It has also been found that the above-described low molecular weight compounds may be treated with phosphorus pentasulfide (P 8 and additional alkylene oxides or glycols to form higher molecular weight compounds which are useful as synthetic lubricating oils. Preferably, the low molecular weight compound, that is the reaction product of the dithiophosphate and the alkylene oxide or glycol, which is further reacted is a compound wherein Y is hydrogen. More specifically, it has been found that, by reacting one mole of the reaction product of the dithiophosphate and the alkylene oxide or glycol separately and in a sequence with at least the first member in a series consisting of (1) 0.25 mole of P 8 (2) about 0.5 to 1.5 moles of an alkylene oxide or glycol, (3) about 0.125 mole of P 8 and (4) about 0.25 to 0.75 mole of an alkylene oxide or glycol, a higher molecular weight compound is formed which is useful as a synthetic lubricating oil. These high molecular weight compounds have high viscosity indices, excellent extreme pressure properties and other properties which are advantageous for lubricating oils.

The dithiophosphates employed in the present invention have the general formula [(ROhli-SLY where R is a hydrocarbon radical containing 3 to 20 carbon atoms; Y is selected from the group consisting of hydrogen and metals of Groups I and II of the periodic table, and x is the valence of Y. R may be an alkyl, aryl, alkaryl or ara-lkyl radical. Preferably R is an alkyl radical and preferably the alkyl radical contains 6 to 10 carbon atoms. When Y is a metal, it is preferably an alkali metal such as sodium or potassium; an alkaline earth metal such as calcium, barium or magnesium; or zinc. These metal dithiophosphates may be represented by the following formula where M is a metal of Groups I and II of the periodic table and x is the valence of M.

The dithiophosphates are prepared by methods well known to the art. More specifically, these dithiophosphates may be conveniently prepared in accordance with the following reaction:

where R has the aforedescribed definition. The diester is the principal product. Small amounts of the monoand tri-esters may also be formed. Mixtures of alcohols may be employed if desired. The above reaction may be carried out at a temperature in the range of about to 300 F. for about 2 to 10 hours. To form dithiophosphates where Y is a metal, the dithiophosphate shown in Equation 1, which may also be termed a dithio' 3 phosphoric acid, is reacted with a basic reacting compound, such as the oxide or hydroxide, of a metal of Groups I and II of the periodic table. For example, the metal dithiophosphate may be prepared in accordance with the following reaction:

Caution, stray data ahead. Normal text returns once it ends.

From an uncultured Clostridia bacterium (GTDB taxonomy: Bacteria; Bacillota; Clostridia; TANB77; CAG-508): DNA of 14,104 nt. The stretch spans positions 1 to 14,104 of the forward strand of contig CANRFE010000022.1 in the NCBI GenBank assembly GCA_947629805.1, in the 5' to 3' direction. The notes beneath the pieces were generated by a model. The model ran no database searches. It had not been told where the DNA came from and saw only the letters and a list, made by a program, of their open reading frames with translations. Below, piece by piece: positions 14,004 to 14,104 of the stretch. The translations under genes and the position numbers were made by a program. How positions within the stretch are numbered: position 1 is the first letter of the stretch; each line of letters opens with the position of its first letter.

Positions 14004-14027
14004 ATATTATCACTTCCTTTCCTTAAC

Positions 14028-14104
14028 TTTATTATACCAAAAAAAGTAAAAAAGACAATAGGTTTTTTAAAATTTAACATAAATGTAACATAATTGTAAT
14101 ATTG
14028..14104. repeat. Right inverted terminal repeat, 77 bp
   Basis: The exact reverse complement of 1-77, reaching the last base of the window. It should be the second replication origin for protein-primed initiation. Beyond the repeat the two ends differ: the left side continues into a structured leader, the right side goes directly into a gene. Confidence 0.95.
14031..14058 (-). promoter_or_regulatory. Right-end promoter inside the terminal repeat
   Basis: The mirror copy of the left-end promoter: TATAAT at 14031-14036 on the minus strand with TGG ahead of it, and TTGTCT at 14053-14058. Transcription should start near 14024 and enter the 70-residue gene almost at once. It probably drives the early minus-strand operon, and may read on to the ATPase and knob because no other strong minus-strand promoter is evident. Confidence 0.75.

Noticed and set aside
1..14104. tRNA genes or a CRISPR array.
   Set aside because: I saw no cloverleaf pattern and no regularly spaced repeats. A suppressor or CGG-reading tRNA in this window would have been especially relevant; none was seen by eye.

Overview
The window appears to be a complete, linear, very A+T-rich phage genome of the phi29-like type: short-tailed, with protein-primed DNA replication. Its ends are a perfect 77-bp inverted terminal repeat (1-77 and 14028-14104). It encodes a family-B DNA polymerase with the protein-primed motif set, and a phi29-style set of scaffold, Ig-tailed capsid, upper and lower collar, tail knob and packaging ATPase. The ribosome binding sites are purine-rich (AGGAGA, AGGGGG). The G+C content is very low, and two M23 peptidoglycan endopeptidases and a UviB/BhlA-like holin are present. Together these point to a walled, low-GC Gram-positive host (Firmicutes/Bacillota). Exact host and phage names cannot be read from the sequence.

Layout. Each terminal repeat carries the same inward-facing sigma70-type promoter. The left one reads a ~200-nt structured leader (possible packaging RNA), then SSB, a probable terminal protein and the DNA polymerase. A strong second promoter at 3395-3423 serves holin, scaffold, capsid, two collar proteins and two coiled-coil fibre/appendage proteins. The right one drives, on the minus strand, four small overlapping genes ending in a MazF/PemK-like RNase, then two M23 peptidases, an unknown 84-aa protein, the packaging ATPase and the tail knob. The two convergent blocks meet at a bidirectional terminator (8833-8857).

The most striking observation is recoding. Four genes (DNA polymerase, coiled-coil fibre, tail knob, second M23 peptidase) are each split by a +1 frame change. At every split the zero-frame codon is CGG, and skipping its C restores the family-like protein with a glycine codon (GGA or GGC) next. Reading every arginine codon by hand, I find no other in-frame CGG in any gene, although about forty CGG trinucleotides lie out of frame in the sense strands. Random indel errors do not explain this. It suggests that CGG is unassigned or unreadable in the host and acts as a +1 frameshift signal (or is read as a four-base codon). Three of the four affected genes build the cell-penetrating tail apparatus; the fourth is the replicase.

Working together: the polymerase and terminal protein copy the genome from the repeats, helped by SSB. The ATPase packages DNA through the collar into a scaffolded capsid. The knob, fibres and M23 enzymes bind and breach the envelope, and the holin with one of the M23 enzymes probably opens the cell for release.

2(RO)Z}|.])'SH M(H)x [(Ro)1i s]XM 2) where M is a metal of Groups I and II of the periodic table. Specific compounds of the formula ROH which may be employed in these reactions include Cyclohexanol Isopropanol 2-ethylhexanol Capryl alcohol N-butanol Oleyl alcohol Stearyl alcohol Methyl isobutyl carbinol Especially preferred compounds of the formula ROH are Oxo alcohols which are derived from the well-known Oxo process. In the Oxo process, Oxo alcohols are synthesized from olefinic organic compounds and mixtures of CO and H in the presence of a Group VIII metal catalyst, usually cobalt. The primary reaction product consists essentially of organic carbonyl compounds, mainly aldehydes having one more carbon atom per molecule than the olefinic feed material. This oxygenated product is then hydrogenated in a second catalytic stage to convert the aldehydes to the corresponding alcohols. Practically all types of organic compounds having an olefinic double bond, such as aliphatic olefins and diolefins, cycloolefins, aromatics with olefinic side chains, oxygenated organic compounds with olefinic double bonds, and the like, may be employed as starting materials. The metal catalyst may be present as a solid or in the form of a compound soluble in the olefinic feed stock. Suitable reaction conditions in the primary reaction include temperatures of about 150450 'F., presures of 100 to 300 and higher atmospheres, H to CO ratios of about 0.5-221, liquid feed rates of about 0.1 to 5.0 v./v./hr., and gas feed rates of about 1000 to 45,000 standard cubic feet of gas mixture per barrel of liquid olefin feed. Similar or higher temperatures and pressures, and hydrogenation catalysts such as nickel, copper, tungsten, oxides or sulfides of Group VI and Group VIII metals, etc., may be employed in the second stage for hydrogenation of the carbonyl compounds to alcohols. Specific Oxo alcohols prepared by the 0x0 process include C Oxo alcohol from butylene-propylene copolymer, C Oxo alcohol from tripropylene and C Oxo alcohol from tetrapropylene.